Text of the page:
Some £469 million in UK film tax relief (FTR) was paid to qualifying UK films in 2017-2018, according to provisional figures published by HMRC, the UK government’s revenue and customs department.
The figures for the financial year April 1 2017- March 31 2018 are expected to rise as production companies have a year to submit returns to the HMRC after the end of the accounting period. They then have a further year to amend or withdraw a claim.
Of the total 675 claims in 2017-2018 - qualifying films can make a number of claims to receive payments throughout the production process – just 4% were for over £5 million. However, these accounted for 62% of the total amount paid.
This is an increase since 2015-16 when they were 3% of the total number but 53% of the total amount paid.
The majority of claims made are for smaller amounts of £100,000 or less.
Some 180 films claimed FTR in 2017-2018, ranging from 20th Century Fox’s Kingsman: The Golden Circle to Haifaa Al-Mansour’s Mary Shelley, with a total UK expenditure of £893m.
However due to the long accounitng period in which production companies can claim FTR the £469m does not relate directly to these 180 films.
Since the relief was introduced in 2007, £2.7 billion has been paid out in FTR. This accounted for £14.8 billion of total expenditure, of which £10.2 billion was expenditure in the UK, according to the HMRC.
FTR is available for British qualifying films that either pass a cultural test or be a qualifying co-production. At least 10% of the total production costs must be incurred in the UK. This is the same for the high-end TV and animation tax reliefs.
From April 1, 2015 a single rate of relief of 25% has applied to all films.
Some £184 million in High-end Television Tax Relief (HETVF) was paid to 60 TV programmes with UK expenditure of £612m in 2017-2018.
About a third of the number of claims were for less than £250,000 but these accounted for just 3% of the total amount paid. Approximately 11% of the claims were for over £2 million, accounting for around 52% of the total amount paid.
Since the relief was introduced in 2013, a total of £563 million has been paid out relating to 535 claims. The amount of tax relief paid out has risen each year.
The HETVF is available for UK qualifying drama, comedy or documentary TV programmes of at least 30 minutes that pass a cultural test similar to that for films. At least 10% of the UK core expenditure must take place in the UK and the average qualifying production costs must be at least £1m per slot time hour.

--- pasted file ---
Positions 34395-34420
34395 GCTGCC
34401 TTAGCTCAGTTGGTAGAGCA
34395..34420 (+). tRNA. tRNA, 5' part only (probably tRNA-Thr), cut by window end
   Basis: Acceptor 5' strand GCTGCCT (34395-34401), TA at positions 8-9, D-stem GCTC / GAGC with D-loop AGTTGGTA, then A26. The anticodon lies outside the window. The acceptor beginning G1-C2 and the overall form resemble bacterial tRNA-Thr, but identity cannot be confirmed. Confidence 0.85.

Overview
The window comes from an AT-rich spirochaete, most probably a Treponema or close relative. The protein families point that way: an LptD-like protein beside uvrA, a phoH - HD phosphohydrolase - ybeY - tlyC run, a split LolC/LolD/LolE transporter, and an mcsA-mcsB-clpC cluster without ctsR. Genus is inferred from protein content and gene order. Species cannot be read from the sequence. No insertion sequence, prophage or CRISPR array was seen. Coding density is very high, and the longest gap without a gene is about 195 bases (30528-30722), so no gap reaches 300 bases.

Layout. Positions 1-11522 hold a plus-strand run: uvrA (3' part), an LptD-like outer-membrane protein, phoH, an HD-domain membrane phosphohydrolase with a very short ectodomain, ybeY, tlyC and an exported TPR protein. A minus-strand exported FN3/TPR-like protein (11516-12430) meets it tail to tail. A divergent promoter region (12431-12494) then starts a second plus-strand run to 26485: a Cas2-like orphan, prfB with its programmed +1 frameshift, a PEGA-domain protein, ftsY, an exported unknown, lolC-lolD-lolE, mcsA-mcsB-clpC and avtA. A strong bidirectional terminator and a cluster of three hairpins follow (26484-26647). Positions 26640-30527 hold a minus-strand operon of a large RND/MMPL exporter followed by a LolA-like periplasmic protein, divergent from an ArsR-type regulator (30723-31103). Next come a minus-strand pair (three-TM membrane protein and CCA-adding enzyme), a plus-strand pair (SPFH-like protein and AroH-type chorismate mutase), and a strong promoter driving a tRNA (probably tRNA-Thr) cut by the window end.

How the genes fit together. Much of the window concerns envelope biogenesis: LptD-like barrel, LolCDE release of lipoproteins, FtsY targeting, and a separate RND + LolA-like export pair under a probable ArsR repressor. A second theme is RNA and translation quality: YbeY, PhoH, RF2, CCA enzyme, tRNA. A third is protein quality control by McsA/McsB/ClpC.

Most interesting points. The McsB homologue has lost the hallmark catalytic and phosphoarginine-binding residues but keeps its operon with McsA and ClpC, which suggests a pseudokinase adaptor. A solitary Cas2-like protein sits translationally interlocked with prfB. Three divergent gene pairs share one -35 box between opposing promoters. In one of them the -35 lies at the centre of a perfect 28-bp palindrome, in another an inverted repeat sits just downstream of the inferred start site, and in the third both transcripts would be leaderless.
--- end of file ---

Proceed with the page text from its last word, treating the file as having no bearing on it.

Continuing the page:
Fifteen programmes with a total UK expenditure of £45m claimed Animation Tax Relief (ATR) worth £13m in 2017-2018, according to HMRC.
In 2017-2018, some 8% of ATR claims were for £250,000 or more, accounting for 36% of the total paid out.
Since the relief was introduced in 2013, 145 programmes have claimed ATR worth £44m. They accounted for £337 million of total expenditure, of which £250 million is UK based.
Companies can claim the ATR on an animation programme if it qualifies as British by passing a cultural test similar to that for the FTR, ensuring at least 51% of the total core expenditure is on animation expenditure; and at least 10% of the core expenditure must be in the UK.
HMRC paid out £105m in Video Games Tax Relief (VGTR) to 100 video games with UK expenditure of £131 million in 2017-2018.
Since the relief was introduced in 2014, 480 video games accounting for £1 billion of UK expenditure, have claimed VGTR worth £230m.
Some 60% of all claims were for £50,000 or less but these accounted for just 3% of the total amount paid out. Despite only 13% of the claims being for amounts over £500,000, these account for 84% of the total amount paid out for VGTR.
The VGTR aims to support the development of UK-qualifying video games in the UK. Companies can claim tax relief if the video game is British and at least 25% of the core expenditure is incurred on goods or services provided from within the European Economic Area (EEA). The company is also entitled to an additional deduction in computing its taxable profits and, where that additional deduction results in a loss, to surrender losses for a payable tax credit.
Both are calculated on the basis of EEA core expenditure up to a maximum of 80% of the total core expenditure by the video games company.